If the message of our broadcasts is all important why should we be so concerned about doing research? Surely, some will argue, God will make certain that the right people listen at the right time. That is His business. For our part we should just be faithful in preaching the Word!
The above is a viewpoint that is often expressed. If we buy into this we can save ourselves a lot of anguish over the quality of our programs, the number of letters we receive, as well as budgets to do research. It makes life a lot easier. But is this a responsible approach?
One would hope that this chapter has already made the reader aware of the importance of the many aspects of research – clearly identifiable areas where we need to find answers and effectively make visible what has been invisible.
At the beginning of this chapter we started out by making a case for doing research based upon our curiosity – the need to know and understand our listener better. But there is a stronger case to be made than that. Consider the following:
The impact of the media has never been a precise science because it is difficult to quantify. The easiest thing to measure is the number of responses received from listeners – but even that can be very misleading and can lead to wrong conclusions. The other is a statistical measurement of the size of the audience through survey research.
But the point is that we need to encourage objectivity so that we can have a basis for knowing whether what we are doing is worth doing and whether it is having a desirable impact. We owe it to ourselves, we owe it to our supporters – but above all we owe it to our listeners. Without it we do not have a basis for tracking trends and for making comparisons.
The objectivity we strive for will also provide the information needed by management. All sorts of information is needed at planning time. This ranges from technical planning as we anticipate what the demands on our equipment will be in the future, to the ever-present financial planning that is often needed when budgets need cutting back.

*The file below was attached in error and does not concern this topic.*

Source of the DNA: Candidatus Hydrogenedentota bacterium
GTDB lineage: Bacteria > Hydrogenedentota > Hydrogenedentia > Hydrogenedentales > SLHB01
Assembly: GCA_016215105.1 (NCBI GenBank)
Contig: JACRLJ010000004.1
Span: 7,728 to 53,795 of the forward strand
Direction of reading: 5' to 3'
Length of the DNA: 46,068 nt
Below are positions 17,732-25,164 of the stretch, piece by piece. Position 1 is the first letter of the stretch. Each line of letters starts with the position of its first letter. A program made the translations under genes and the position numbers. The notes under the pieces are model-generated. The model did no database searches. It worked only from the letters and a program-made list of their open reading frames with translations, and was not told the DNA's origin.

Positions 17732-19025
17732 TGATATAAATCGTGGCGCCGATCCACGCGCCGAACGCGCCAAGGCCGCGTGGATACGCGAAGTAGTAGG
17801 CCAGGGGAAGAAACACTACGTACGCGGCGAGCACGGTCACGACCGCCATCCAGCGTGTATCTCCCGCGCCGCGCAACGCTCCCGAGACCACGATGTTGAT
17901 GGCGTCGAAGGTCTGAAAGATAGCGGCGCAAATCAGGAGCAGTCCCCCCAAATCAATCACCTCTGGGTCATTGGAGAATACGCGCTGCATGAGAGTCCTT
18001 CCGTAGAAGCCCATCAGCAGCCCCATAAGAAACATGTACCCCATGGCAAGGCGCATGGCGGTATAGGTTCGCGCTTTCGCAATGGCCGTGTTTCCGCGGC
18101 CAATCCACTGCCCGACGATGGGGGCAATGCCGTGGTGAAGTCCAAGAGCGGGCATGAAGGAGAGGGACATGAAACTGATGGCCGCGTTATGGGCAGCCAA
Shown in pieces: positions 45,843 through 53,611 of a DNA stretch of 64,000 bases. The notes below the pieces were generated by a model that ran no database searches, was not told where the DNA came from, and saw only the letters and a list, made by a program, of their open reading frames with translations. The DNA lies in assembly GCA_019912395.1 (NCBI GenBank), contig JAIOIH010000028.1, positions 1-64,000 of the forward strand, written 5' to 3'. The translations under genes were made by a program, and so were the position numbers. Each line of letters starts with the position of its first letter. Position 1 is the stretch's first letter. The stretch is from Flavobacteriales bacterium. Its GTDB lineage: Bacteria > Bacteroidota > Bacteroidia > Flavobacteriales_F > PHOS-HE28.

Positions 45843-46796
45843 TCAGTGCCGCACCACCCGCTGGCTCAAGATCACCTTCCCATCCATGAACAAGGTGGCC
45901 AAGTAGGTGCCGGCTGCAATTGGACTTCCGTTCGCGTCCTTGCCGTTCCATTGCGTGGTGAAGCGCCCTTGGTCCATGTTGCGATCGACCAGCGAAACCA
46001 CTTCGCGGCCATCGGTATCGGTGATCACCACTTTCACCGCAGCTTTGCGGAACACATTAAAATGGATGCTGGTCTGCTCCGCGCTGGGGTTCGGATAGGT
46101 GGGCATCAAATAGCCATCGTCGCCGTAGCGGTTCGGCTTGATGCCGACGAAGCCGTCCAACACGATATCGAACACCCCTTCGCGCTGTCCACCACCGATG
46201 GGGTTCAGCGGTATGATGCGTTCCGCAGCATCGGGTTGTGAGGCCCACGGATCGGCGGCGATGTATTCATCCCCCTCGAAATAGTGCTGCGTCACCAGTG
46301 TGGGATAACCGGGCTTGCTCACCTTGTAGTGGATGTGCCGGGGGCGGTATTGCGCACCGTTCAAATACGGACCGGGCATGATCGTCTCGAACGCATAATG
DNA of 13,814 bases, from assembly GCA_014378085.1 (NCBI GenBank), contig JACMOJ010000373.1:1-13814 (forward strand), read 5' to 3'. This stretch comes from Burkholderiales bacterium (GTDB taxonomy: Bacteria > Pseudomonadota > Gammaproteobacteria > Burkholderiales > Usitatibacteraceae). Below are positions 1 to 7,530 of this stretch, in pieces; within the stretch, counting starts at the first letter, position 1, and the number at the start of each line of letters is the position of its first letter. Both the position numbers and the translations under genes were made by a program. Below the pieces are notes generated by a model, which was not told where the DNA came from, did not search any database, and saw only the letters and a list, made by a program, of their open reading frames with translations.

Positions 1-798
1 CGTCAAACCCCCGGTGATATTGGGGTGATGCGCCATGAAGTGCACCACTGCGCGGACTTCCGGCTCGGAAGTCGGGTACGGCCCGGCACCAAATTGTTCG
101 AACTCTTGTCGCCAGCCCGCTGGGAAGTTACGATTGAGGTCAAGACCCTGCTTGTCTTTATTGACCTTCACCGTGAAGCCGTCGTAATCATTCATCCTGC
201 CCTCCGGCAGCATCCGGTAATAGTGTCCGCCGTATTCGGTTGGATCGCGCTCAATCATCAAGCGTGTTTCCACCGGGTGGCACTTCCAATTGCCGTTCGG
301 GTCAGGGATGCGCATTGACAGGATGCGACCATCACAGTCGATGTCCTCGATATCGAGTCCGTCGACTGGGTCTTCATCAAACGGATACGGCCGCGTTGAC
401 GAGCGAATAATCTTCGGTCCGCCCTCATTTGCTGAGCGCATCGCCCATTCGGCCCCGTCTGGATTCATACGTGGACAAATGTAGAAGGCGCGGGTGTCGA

It also has to do with prioritising our services and resources. Informed decision-making is based on reliable facts – and that means the necessity for research.
Today’s donors and sponsors require good accountability. With non-profit organisations now coming under closer scrutiny it is imperative that we have our house in order and can demonstrate the highest integrity in all that we do – and to whomever we are held accountable. Funds are in limited supply so it is important that we do the best with what we have as good stewards. If broadcast services can be shown to be falling short of what is expected then we have to trim them until the problem is rectified.
Earlier we noted that there were three kinds of research: Front-end and back-end, and the snapshots that help us monitor the present and the way things look today.
Much missiological research tends to be front-end. Pages and pages of statistics are now available in print or on the Internet. All of them provide insights into the various dimensions of mission or the media scene around the world. All of them are changing – either as more knowledge becomes available, or because of the constantly changing media environment in which we operate.
Back-end research that measures effectiveness and outcomes is not so common, however. This could be for several reasons. Here are a few:
Both front-end and back-end belong to management and the research department. But the third has to be the life-blood of the programming department. Without it the broadcaster is blindfolded and in danger of speaking only to blank walls or to an audience different from the one he intends.
But how important are numbers? There is a danger that we can be hung up on the sizes of our audiences. Should we not be more concerned with the impact that our broadcasts are having on our listeners and the community as a whole? Numbers are not everything. As someone has wisely observed we should not be attempting to compete with the commercial world by trying to do what they do well. Instead we should focus on what we do well at — and what they cannot provide.
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Last updated 23 July 2009